Different Models
Posted: 04 July 2007 08:36 PM   [ Ignore ]  
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Anyone read any of Friedrich Nietzsche?? I have read a little bit, and find his writting extremely dangerous.  He suggests we find happiness out of having "power" etc.  That we should let the weak die, and even help them??  It's extremely troubling.  In regards to this forum, I am just showing an example of the possible dangers involved without there being religion.  For example, the phrase, Blessed are the meek"  and other examples found in christianity.  Hitler was a fan of Nietzsche and used it for what he did as an example.  Without religion would we have other Hitlers and people controlling and gaining power, forming cults and other groups?  I'm an openminded person and wonder what dangers pose the world without religion.

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Posted: 04 July 2007 08:53 PM   [ Ignore ]   [ # 1 ]  
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It’s not the lack of religion we need to worry about. It is religion itself that created monsters like Hitler.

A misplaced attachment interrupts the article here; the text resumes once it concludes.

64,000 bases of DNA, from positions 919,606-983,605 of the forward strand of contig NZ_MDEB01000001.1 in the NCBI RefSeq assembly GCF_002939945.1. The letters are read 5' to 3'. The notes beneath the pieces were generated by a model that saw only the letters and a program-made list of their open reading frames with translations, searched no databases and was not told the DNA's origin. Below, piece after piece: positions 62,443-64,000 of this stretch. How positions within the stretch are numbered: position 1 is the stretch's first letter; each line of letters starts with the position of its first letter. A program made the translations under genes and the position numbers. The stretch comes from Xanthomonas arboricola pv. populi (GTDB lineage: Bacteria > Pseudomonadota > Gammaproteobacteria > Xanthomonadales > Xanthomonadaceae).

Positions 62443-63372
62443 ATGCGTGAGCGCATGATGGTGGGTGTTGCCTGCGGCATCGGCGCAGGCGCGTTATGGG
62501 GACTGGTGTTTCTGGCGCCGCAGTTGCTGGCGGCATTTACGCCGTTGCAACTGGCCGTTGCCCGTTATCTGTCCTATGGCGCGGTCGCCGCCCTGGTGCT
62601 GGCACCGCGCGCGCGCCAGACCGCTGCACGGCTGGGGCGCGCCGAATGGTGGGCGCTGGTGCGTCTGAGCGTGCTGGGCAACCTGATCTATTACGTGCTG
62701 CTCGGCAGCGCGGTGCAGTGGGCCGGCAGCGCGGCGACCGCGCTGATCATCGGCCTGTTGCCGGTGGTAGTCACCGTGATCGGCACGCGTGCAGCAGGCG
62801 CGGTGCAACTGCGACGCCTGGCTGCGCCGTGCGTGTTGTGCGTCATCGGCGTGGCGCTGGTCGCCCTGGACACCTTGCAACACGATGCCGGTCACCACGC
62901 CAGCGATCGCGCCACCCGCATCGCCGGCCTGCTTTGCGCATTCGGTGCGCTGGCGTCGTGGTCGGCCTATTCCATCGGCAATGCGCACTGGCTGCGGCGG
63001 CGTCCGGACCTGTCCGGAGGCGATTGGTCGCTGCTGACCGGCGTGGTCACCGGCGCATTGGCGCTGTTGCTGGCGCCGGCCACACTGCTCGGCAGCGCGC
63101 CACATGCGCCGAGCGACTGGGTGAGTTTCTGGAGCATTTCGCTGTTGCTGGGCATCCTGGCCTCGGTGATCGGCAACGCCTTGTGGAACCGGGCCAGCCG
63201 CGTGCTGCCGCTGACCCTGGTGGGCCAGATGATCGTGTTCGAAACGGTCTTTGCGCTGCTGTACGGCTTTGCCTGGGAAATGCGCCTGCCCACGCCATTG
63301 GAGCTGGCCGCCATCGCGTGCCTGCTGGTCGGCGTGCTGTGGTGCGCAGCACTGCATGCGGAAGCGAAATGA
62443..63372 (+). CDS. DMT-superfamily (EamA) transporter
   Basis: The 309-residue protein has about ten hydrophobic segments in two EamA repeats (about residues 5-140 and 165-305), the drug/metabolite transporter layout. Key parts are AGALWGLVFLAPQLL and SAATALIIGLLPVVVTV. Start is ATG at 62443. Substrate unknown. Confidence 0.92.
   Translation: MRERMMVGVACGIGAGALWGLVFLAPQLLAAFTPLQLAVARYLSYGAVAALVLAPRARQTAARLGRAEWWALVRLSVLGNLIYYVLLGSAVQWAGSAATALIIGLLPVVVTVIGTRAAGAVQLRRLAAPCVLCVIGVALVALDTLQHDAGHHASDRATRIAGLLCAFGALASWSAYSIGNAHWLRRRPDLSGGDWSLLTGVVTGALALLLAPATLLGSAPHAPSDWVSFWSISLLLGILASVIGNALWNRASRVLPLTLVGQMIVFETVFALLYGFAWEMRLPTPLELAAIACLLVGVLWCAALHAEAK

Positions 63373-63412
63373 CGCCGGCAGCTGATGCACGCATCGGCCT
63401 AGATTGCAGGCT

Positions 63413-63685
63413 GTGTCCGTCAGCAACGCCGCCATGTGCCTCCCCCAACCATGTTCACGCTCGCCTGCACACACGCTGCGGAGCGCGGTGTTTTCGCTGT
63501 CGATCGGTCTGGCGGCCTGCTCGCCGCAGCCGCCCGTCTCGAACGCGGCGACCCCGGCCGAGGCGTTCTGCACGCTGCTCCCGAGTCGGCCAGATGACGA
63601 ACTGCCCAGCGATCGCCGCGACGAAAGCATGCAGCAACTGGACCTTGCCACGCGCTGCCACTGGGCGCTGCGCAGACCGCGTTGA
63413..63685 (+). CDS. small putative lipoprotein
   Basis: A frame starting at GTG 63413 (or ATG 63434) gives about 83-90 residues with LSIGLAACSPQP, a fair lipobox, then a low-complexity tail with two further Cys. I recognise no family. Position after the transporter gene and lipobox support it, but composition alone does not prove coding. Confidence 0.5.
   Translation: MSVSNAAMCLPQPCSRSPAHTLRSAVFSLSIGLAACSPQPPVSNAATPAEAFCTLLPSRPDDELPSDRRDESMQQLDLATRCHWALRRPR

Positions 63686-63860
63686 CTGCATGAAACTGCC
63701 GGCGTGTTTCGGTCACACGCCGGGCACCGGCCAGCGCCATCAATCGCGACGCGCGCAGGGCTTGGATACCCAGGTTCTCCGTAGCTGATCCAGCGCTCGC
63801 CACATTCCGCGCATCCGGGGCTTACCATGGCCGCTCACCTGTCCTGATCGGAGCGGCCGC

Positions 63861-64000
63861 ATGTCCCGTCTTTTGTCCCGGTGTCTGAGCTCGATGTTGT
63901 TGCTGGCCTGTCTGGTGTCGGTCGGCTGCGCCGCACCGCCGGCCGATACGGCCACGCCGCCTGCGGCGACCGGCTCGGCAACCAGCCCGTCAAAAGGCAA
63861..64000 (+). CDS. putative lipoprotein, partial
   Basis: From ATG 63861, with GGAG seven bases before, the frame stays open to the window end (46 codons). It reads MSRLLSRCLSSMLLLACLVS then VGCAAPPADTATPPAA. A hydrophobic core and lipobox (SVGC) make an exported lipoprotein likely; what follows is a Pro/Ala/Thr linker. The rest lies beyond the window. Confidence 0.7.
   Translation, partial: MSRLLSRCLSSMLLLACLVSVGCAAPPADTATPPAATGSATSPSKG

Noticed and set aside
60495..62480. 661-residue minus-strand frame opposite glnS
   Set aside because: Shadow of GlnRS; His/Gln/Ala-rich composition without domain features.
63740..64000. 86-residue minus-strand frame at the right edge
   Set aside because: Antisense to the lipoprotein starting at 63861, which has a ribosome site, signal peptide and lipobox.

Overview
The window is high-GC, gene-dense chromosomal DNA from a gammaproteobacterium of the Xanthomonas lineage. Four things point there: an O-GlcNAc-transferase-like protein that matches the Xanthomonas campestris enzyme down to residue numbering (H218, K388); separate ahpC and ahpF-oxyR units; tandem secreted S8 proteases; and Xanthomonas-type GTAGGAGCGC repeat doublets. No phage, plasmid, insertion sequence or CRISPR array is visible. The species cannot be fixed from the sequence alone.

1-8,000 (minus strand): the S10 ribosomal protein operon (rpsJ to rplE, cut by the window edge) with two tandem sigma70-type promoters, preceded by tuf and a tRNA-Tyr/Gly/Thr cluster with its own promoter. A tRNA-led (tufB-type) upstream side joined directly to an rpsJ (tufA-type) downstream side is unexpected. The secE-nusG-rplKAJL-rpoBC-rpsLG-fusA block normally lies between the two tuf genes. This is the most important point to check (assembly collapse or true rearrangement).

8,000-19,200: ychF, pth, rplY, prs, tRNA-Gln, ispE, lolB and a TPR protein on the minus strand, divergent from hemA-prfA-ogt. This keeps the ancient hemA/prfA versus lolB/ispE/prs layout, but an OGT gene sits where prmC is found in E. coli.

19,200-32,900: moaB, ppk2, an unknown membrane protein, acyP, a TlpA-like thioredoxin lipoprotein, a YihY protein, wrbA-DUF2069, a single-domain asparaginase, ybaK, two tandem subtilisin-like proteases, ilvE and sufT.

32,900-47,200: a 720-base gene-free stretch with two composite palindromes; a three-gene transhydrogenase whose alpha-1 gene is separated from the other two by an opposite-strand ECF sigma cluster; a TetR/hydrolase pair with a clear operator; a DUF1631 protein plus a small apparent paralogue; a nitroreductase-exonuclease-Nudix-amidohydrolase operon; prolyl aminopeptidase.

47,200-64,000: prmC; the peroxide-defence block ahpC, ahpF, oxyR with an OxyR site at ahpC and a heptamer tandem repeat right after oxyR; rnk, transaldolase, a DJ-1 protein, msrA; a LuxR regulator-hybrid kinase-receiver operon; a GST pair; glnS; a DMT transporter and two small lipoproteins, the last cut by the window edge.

Read my Signature.

Religion has warped and twisted many peoples minds over the millennia and has much to answer for.

The law of nature is a very powerful force and if left to its devices always gives the correct outcome (result). It is only when we mess with nature i.e. spout unfounded and idiotic religious ideas that we have imbalance, chaos and extreme violence that carries on for centuries.

ps. Just how open minded are you?

Dom

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“With or without religion, you would have good people doing good things and evil people doing evil things. But for good people to do evil things, that takes religion.”

Steven Weinberg

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Posted: 06 July 2007 07:44 AM   [ Ignore ]   [ # 2 ]  
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Lest we forget his most infamous quote:

“GOD IS DEAD.”

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Posted: 06 July 2007 07:55 AM   [ Ignore ]   [ # 3 ]